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TxDOT uses interactive game to discourage drinking, driving

The "Plan to Win" virtual reality game pits competitors against one another to see who knows the most about alcohol facts and myths.

LONGVIEW, Texas — With the Great Texas Balloon Race kicking off Friday, a variety of vendors and organizations have made their way to Longview, with the Texas Department of Transportation being one of those. 

As part of the state agency's "Plan While You Can" campaign, they're using an interactive game to discourage people from drinking and driving.

TxDOT sought to find a fun way to let people know what they should and shouldn't do if they have been drinking and need to get home. This led to them putting together the "Plan to Win" virtual reality game. The experience pits competitors against one another to see who knows the most about alcohol facts and myths. 

"They are learning and also getting reminded of the consequences, myths, and laws in Texas for drinking and driving," said Jennifer Gomez, Diversity Outreach Coordinator for TxDOT.

TxDOT created the game because they thought a little friendly competition would create an environment for people to learn. The game is designed for three people at a time where everyone has the chance to buzz in and answer true or false questions. Each time a player gets a question wrong or a competitor gets a question right, the player moves one space up and gets closer to jail.

Gomez says one of the most surprising answers come after a question about trying to beat a breathalyzer test.

"If you suck on pennies before you take a breathalyzer test will you pass it?" said Gomez. "And it's crazy, but a lot of people think that you will and you definitely will not."

Some of the other questions include:

  • Drunk driving kills twenty-nine people every day in the United States - TRUE

According to the Centers for Disease Control and Prevention, every day, 29 people in the U.S. die in motor vehicle crashes involving an alcohol-impaired driver. This is one death every 50 minutes. The annual cost of alcohol-related crashes totals more than $44 billion. According to TxDOT, about every 20 minutes, someone in Texas is hurt or killed in a crash involving alcohol.

  • Driving while intoxicated (DWI) is a Class B misdemeanor on first offense - TRUE

First-offense penalties for DWI conviction with a BAC of less than .15 include the possibilities of a $2,000 fine, driver's license suspension for up to a year, as well as a jail sentence between three and 180 days (Class B Misdemeanor), according to Texas State University. However, if the BAC is .15 or more, the fine increases to $4,000 and potential jail time shoots up to one year behind bars (Class A Misdemeanor), according to DWI-Texas.com.

All of the questions are designed to make participants smarter.


Impairment begins with the first drink. Your gender, body weight, the number of drinks you've consumed and the amount of food you've eaten affect your body's ability to handle alcohol, according to TxDOT. Two or three beers in an hour can make some people legally intoxicated. Women, younger people and smaller people generally become impaired with less alcohol.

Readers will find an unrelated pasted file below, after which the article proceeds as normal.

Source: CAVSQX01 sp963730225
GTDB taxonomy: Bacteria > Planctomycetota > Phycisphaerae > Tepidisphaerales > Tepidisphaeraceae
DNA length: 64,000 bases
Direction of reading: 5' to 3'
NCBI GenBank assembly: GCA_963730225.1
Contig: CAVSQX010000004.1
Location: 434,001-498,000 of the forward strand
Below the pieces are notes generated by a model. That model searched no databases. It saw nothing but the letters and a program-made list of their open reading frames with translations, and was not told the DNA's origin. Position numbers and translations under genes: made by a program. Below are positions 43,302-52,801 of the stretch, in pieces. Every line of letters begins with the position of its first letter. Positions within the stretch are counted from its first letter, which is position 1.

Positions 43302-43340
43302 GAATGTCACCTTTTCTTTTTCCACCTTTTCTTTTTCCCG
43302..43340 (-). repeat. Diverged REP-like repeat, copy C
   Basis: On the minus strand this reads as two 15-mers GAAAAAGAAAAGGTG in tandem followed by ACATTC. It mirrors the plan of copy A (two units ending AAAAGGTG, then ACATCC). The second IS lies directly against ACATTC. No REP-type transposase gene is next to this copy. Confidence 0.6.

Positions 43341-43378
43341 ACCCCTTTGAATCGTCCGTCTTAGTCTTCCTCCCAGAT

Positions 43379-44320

In Texas, a person is legally intoxicated and may be arrested and charged with DWI with a .08 BAC (blood or breath alcohol concentration). However, a person is also intoxicated if impaired due to alcohol or other drugs regardless of BAC. Whether you're the driver or the passenger, you can be fined up to $500 for having an open alcohol container in a vehicle, according to TxDOT.


According to TxDOT, you can be charged with child endangerment for driving while intoxicated if you're carrying passengers younger than 15-years-old. 

DWI with a child passenger is punishable by:

  • A fine of up to $10,000
  • Up to two years in a state jail
  • Loss of your driver license for 180 days


If you're stopped, be ready to show your driver's license, proof of insurance and vehicle registration. If you refuse to take a blood or breath test, your driver's license will be automatically suspended for 180 days, according to TxDOT.

Punishment for DWI varies depending on the number of convictions:

First Offense

  • A fine of up to $2,000
  • Three days to 180 days in jail
  • Loss of driver's license for up to a year
  • Annual fee of $1,000 or $2,000 for three years to retain driver's license

Second Offense*

  • A fine of up to $4,000
  • One month to a year in jail
  • Loss of driver's license for up to two years
  • Annual fee of $1,000, $1,500 or $2,000 for three years to retain driver's license

Third Offense*

  • A $10,000 fine
  • Two to 10 years in prison
  • Loss of driver's license up to two years
  • Annual fee of $1,000, $1,500, or $2,000 for three years to retain driver license

*After two or more DWI convictions in five years, you must install a special ignition switch that prevents your vehicle from being operated if you've been drinking, according to TxDOT.


  • Don't drink and drive
  • Designate a driver
  • Call a cab
  • Spend the night where you are, if possible

"A lot of people are shocked because they don't think you could go to jail for four years or you'll have to pay up to $17,000 just for getting a simple DWI," said Gomez. 

Last year in Longview, there were 60 crashes and four deaths that occurred due to drivers being under the influence of alcohol.